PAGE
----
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More research since we have the time
Friday, January 05, 2007
I thought I'd tackle another dirty topic...diapers.

Oh yea, with my sense of humor the long winter evenings just fly around our house.

Consumer Reports did a nice write up on diapers and I'll share with you some of the stuff I found interesting. By the way, their online service is $26 for the year or just $5.95 monthly (you can just do one month and look up a bunch of stuff to see if it's something that's useful for you). We typically buy a year and then cancel it, wait a couple of years and then do it again. It's a great site but there's only so much reviewing of products that you can do.

Anyway, back to the dirt...er...diapers.

Basically they said that due to competition diapers overall are getting much better and now a number of less-expensive store brands are close to the premium brands. The top two are still Pampers and Huggies but their top of the line models can cost over $0.30 per diaper versus around $0.20 for Wal-Mart's White Cloud, Albertson's Baby Basics, and A&P's America's Choice. And that adds up. Depending on how often junior takes a dump (I love being crass) you could save nearly $200 a year buying store brands.

Yet another plug for my favorite store, Costco always seems to have very good prices and has their own store brand (although Consumer Reports did not rate those so I don't know if they are any good). But one of the mommies I talk to metioned that the Costco brand (Kirkland) wipes are good. Also once you go with a brand, register at the company's website so you can earn coupons.

But they felt that the key is not so much price as it is which one fits your kid the best. And this is also what my experts in the field (again, my group of mommies I contact for research) also mentioned.

They also said that you may want to try out a couple of sizes. They pointed out that a child weighing 30 pounds can often wear either a size 4 or a size 5. This also can impact the cost because often the smaller diapers have more in the pack and thus the less you spend per diaper. Of course this does not mean you should cram a 30 pound kid into a size 2 diaper to save some money.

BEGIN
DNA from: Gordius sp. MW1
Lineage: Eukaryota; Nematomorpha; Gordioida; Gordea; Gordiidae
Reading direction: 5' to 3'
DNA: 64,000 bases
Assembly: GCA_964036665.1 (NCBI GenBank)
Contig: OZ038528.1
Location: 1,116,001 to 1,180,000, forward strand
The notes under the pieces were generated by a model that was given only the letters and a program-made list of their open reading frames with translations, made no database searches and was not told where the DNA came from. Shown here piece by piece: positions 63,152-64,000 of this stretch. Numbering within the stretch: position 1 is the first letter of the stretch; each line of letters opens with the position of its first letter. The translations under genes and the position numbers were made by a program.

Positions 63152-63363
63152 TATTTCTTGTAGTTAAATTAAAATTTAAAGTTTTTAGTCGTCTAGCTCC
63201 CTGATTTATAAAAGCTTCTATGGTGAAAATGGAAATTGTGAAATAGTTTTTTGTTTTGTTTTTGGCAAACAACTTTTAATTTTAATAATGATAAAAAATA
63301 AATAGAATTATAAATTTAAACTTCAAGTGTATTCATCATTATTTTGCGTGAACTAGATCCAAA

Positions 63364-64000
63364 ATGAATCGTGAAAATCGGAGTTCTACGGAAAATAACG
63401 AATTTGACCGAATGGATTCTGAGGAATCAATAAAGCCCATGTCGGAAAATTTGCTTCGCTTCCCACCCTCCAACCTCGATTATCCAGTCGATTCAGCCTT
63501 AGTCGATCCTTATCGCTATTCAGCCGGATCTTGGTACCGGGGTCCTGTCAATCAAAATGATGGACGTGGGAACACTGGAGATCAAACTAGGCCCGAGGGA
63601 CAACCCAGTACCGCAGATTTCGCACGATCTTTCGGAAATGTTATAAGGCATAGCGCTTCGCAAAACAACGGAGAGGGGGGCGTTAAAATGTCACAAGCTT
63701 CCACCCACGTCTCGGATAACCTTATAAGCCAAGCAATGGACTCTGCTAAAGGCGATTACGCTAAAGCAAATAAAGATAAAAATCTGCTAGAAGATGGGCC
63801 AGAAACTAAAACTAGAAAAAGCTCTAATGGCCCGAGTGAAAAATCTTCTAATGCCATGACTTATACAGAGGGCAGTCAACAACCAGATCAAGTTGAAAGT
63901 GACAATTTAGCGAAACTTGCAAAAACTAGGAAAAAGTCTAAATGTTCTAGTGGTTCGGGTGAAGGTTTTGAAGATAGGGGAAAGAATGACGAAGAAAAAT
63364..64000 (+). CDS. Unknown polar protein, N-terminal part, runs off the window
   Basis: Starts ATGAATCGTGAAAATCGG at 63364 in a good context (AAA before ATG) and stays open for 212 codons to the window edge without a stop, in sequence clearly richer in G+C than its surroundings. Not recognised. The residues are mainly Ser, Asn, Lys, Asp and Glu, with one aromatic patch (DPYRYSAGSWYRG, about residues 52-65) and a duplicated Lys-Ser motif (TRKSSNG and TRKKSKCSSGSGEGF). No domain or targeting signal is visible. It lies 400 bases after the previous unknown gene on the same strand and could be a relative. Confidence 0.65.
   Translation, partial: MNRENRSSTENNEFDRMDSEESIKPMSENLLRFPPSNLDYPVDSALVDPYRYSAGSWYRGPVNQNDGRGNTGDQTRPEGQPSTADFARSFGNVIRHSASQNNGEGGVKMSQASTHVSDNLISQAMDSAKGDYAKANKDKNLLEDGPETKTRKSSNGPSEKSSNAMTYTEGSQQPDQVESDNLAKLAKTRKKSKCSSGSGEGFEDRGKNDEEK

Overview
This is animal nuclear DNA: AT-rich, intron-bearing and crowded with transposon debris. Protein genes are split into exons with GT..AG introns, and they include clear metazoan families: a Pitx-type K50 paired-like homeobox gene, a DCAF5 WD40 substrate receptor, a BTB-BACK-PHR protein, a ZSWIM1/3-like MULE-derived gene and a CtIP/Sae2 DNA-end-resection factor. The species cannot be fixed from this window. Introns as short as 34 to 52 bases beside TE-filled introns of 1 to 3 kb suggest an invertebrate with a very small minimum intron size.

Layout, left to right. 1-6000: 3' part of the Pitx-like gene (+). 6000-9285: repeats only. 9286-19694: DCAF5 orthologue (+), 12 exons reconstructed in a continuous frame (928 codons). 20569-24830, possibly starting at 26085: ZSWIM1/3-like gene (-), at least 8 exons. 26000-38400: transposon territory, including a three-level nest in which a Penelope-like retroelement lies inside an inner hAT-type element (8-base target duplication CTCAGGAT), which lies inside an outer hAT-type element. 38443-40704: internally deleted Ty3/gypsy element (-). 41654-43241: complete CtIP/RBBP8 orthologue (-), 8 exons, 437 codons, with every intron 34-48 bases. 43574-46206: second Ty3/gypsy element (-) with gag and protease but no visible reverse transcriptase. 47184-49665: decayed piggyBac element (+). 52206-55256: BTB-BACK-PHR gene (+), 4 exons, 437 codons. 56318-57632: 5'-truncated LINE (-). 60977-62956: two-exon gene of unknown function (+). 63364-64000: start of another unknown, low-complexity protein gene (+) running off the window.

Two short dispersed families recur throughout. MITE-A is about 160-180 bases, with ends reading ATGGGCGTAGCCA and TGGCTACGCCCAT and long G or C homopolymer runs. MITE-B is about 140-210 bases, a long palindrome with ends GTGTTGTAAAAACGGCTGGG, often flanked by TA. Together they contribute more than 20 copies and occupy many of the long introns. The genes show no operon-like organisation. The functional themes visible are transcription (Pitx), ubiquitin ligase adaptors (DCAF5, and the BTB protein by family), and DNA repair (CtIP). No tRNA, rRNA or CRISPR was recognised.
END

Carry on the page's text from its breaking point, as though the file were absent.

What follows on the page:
The other thing that I found interesting (and I've heard about this elsewhere) is that those training pants, like Huggies Pull-Ups, are not recommended and often can interfere with toilet training. The concept being that if an accident occurs, the child needs to feel wet to be able to learn.

There are two other subtopics I want to talk about but I'm still researching those. One is the diaper disposal systems (like Diaper Genie) and the other (which I can assure you will be entertaining) is how to teach a 40+ year old man how to change a diaper.

Stay tuned.
posted by Steveg @ 9:21 AM  
  • At 4:37 PM, Blogger Debbie said…

    You’re invited to participate in a Secret Blog Pal match up. See my blog for details.

  • At 5:45 PM, Anonymous Anonymous said…

    All depends what age you adopt. They toilet train pretty young to American standards in Russia. OUr little girl was toliet trained durning that day at 2 when we brought her home. Also you can us the pull-ups over the underwear so they know they are wet, that is basically what we did for a few days.
    Good luck.

  • At 7:22 AM, Blogger Debbie said…

    So many things to think about with having a child. Wow! I'll be sure to have my hubby read your take on how to change a diaper. Should be very entertaining.

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I'm Steve and this is my wife Stefanie. This is our story, mostly seen through my eyes, of the journey to create our family by adopting a child from Russia.

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